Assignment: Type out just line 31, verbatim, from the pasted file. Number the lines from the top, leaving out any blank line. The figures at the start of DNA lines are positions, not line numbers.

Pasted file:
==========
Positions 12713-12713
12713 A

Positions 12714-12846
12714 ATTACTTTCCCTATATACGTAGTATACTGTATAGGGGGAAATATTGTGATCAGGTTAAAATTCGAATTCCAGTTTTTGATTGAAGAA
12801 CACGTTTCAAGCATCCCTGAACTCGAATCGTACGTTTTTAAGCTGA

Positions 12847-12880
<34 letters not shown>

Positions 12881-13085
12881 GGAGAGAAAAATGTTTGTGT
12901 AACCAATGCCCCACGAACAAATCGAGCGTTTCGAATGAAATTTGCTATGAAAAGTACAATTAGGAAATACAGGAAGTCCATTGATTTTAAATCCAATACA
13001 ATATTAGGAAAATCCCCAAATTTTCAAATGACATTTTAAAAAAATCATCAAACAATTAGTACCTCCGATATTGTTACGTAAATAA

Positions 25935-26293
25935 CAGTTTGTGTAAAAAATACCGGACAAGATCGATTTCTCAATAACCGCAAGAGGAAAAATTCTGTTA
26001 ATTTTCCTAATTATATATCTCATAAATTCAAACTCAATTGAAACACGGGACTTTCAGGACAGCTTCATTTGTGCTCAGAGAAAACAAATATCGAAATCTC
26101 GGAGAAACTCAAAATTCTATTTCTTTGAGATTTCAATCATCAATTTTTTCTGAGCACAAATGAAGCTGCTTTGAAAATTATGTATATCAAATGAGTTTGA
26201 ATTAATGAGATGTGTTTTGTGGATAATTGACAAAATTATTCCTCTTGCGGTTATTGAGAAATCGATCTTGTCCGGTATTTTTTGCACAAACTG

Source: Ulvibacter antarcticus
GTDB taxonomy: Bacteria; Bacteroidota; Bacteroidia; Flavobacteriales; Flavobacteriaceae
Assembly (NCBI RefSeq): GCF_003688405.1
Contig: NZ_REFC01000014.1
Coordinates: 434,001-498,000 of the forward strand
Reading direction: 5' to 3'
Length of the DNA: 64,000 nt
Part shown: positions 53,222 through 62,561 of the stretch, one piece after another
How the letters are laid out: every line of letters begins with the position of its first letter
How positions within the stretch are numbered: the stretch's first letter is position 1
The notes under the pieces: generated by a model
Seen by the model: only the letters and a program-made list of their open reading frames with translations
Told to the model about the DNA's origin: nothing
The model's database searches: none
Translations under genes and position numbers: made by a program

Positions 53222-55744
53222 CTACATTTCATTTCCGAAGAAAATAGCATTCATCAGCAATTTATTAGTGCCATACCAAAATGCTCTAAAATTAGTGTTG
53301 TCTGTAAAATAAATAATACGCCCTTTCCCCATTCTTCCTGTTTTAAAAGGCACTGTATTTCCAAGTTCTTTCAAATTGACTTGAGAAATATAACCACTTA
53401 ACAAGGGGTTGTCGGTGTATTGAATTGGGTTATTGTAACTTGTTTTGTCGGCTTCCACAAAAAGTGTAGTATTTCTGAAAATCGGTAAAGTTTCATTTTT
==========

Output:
Translations under genes and position numbers: made by a program